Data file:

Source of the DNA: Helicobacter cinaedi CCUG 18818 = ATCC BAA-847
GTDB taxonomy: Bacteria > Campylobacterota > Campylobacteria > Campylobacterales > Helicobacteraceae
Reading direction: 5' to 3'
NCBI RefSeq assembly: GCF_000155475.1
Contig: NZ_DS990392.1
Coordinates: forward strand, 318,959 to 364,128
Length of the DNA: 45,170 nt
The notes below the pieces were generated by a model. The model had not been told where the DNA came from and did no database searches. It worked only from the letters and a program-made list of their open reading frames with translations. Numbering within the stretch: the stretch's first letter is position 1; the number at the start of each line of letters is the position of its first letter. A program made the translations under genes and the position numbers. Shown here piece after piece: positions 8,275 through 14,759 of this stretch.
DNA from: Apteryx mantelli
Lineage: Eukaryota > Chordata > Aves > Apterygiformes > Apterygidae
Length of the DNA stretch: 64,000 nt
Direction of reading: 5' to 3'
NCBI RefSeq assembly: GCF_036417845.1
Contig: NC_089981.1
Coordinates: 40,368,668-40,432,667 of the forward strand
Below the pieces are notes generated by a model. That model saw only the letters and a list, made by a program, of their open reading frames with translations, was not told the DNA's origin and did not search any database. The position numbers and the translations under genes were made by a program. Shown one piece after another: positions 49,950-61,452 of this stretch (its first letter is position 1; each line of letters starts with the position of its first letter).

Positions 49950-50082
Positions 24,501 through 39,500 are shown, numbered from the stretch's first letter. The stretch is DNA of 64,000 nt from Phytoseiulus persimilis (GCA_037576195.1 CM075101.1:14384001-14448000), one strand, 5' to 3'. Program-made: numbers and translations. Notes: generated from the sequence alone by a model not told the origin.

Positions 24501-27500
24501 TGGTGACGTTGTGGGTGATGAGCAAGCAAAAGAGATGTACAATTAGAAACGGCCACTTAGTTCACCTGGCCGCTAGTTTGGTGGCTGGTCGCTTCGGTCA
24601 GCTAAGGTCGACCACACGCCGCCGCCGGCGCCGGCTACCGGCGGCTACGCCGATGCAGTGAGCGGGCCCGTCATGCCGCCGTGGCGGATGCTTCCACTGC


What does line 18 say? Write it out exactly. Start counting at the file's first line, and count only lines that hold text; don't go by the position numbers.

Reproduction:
Positions 24,501 through 39,500 are shown, numbered from the stretch's first letter. The stretch is DNA of 64,000 nt from Phytoseiulus persimilis (GCA_037576195.1 CM075101.1:14384001-14448000), one strand, 5' to 3'. Program-made: numbers and translations. Notes: generated from the sequence alone by a model not told the origin.